Postpartum Depression

Postpartum depression is a serious mental health condition that may occur during pregnancy or shortly after giving birth. It can cause a mother to fail to bond with her baby, to have characteristic symptoms of major depression, and even to have thoughts of harming herself or her baby. Postpartum depression can make it very difficult to function or to properly care for a baby. All women who have given birth should be screened for signs of depression, as this is a devastating condition, but it is also treatable.

What Is Postpartum Depression?


New mothers commonly experience low levels of depression, moodiness, anxiety, and sadness after giving birth. Known as the “baby blues,” this is normal and usually doesn’t last long. However, some women experience much more serious symptoms that persist for a longer period of time. This is a real, diagnosable condition known as postpartum depression. It is a type of depression and it requires diagnosis and treatment.

It is important for women to understand that this is not a failing of maternal instinct, rather an actual medical complication of childbirth. It is easy to feel ashamed and guilty, but postpartum depression is treatable and can be managed if it is diagnosed. With treatment and time a new mother can get relief and overcome depression, and she can start to bond with and enjoy her new baby.

Types of Postpartum Depression


The so-called “baby blues” is a recognizable condition and while it is not considered to actually be postpartum depression, it is worth noting. Many new mothers will experience mood swings, sadness, irritability, excessive crying, a feeling of being overwhelmed, difficulty concentrating, and changes in appetite and sleep. When these symptoms persist for just a few days or a couple of weeks and are not severe, it is not likely postpartum depression. A new mom who has more serious symptoms or symptoms that persist for more than two weeks should be evaluated for postpartum depression.

A rare but very serious type of postpartum depression is depression with psychotic symptoms. This is more common during pregnancy and less so after delivering. The symptoms may include hallucinations, severe mood swings, extreme confusion, and having thoughts of harming the baby or oneself.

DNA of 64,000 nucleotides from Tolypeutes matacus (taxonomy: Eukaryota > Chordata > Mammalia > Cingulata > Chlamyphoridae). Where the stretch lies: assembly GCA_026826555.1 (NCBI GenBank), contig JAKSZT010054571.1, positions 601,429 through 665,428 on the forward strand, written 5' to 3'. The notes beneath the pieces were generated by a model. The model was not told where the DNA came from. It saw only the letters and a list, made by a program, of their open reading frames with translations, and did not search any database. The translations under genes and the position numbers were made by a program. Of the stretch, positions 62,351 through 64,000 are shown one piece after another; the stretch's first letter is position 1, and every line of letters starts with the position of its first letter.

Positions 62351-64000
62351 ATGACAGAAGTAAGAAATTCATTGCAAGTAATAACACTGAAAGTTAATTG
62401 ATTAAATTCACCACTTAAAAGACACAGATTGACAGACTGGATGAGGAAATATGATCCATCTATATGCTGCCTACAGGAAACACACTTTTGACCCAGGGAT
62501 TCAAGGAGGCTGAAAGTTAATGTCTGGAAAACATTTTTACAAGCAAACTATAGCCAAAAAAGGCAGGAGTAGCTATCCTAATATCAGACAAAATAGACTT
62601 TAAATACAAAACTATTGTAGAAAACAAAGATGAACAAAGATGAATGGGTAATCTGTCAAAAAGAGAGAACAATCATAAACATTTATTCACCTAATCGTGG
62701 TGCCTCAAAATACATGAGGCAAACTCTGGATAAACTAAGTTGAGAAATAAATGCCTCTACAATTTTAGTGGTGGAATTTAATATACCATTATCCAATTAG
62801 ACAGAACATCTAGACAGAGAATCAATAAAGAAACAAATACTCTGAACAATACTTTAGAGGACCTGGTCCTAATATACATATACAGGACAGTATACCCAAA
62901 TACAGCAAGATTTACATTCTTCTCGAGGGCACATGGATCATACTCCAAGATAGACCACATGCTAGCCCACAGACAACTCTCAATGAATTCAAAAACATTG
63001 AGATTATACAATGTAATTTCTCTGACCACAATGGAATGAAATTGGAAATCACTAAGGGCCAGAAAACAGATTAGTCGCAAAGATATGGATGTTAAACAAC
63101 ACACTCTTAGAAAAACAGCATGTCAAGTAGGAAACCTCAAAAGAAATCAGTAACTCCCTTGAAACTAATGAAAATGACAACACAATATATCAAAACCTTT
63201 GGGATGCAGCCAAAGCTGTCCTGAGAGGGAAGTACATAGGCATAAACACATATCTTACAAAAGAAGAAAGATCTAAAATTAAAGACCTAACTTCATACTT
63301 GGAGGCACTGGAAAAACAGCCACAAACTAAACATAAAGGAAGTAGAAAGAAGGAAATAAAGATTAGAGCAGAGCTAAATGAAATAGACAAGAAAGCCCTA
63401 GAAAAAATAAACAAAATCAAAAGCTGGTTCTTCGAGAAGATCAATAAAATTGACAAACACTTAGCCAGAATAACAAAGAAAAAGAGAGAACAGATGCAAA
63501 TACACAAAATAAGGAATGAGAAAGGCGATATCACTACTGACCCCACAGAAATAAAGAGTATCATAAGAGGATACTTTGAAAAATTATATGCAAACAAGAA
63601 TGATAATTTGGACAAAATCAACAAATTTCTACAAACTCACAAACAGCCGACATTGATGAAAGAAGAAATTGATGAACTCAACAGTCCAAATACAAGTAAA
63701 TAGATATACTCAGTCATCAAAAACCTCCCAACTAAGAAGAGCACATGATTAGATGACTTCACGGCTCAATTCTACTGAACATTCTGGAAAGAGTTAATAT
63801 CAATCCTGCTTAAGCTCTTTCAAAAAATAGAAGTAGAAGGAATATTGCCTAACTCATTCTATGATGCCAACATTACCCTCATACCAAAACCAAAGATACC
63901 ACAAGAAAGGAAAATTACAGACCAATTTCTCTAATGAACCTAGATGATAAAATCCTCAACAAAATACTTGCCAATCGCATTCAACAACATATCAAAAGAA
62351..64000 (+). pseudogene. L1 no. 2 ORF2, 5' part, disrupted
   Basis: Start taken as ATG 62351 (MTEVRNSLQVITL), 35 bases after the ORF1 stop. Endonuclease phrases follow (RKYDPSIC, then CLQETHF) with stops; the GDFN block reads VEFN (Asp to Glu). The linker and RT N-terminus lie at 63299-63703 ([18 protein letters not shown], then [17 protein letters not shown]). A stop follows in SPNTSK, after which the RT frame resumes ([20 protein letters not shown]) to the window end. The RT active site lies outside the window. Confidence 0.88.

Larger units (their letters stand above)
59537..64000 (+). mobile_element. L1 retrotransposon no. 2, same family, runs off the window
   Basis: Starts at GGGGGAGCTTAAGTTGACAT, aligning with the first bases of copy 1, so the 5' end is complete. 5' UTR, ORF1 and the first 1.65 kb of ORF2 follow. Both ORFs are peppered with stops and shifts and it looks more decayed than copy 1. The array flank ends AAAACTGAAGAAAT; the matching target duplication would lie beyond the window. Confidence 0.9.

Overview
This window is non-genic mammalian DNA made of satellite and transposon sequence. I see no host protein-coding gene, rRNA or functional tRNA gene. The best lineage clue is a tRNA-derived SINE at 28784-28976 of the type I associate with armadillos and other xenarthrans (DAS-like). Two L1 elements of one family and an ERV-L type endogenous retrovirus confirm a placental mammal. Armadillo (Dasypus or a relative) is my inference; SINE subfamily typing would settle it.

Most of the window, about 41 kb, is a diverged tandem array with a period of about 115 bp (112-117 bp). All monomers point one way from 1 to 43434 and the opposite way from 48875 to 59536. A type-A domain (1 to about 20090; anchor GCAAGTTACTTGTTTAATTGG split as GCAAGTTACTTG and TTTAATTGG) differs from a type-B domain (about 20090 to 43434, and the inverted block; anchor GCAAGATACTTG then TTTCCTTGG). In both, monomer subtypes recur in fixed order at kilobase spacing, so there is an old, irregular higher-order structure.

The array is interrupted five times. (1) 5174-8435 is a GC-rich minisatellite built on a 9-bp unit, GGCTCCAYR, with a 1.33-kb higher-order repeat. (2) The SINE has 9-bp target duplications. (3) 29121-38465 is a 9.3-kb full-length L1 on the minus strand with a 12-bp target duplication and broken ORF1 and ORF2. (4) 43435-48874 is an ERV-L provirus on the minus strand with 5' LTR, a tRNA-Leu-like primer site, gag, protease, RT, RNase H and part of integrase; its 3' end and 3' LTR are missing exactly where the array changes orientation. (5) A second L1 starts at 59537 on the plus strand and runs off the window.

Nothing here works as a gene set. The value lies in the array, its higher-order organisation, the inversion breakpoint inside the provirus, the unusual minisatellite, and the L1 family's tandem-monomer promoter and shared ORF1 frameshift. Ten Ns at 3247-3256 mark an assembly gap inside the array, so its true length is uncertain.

Psychotic postpartum depression is not common. It may occur in any woman who is pregnant, but those with a past history of psychosis, specifically schizoaffective disorder or bipolar disorder, are at a greater risk. Although rare, this kind of psychosis should be considered a medical emergency as it can lead to serious injury, harm, or death in the baby or mother.

Facts and Statistics


Postpartum depression carries a big stigma. New mothers struggling with depression often feel as if they have failed because they are not overwhelmed with joy at giving birth. The truth is that this is a real and serious psychiatric condition that is more common than many women realize.

  • About one in seven women across the U.S. will experience postpartum depression after having a baby.
  • Postpartum depression is the most common complication of childbirth.
  • The condition most often begins between one and three weeks after giving birth.
  • Postpartum depression makes it difficult or impossible for a woman to care for her baby.
  • Any woman having a baby may struggle with postpartum depression, regardless of race, age, socioeconomic status, number of pregnancies, or difficulty of pregnancy.
  • Fifty percent of cases of postpartum depression actually begin during pregnancy.

Symptoms and Diagnosis of Postpartum Depression


The Diagnostic and Statistical Manual of Mental Disorders lists postpartum depression as major depressive disorder with peripartum onset. In other words, it is essentially the same condition as major depression, but it is triggered by pregnancy or childbirth. A common myth about postpartum depression is that it always occurs after a baby is born. The term peripartum refers to the fact that it can begin during pregnancy, before delivery, or after delivery.

The U.S. Prevention Services Task Force recommends that depression screening for adults should include all women during and after pregnancy. The importance of screening is to diagnose women early so that they can be treated. Diagnosis is done by psychiatric evaluation using the criteria for major depressive disorder. The symptoms of postpartum depression may include:

  • A persistent depressed mood
  • Severe mood swings
  • Crying more than normal
  • Struggling to bond with or take interest in the new baby
  • Withdrawal from friends and family
  • Feeling disconnected from others
  • Difficulty sleeping or oversleeping
  • Intense periods of anger or irritability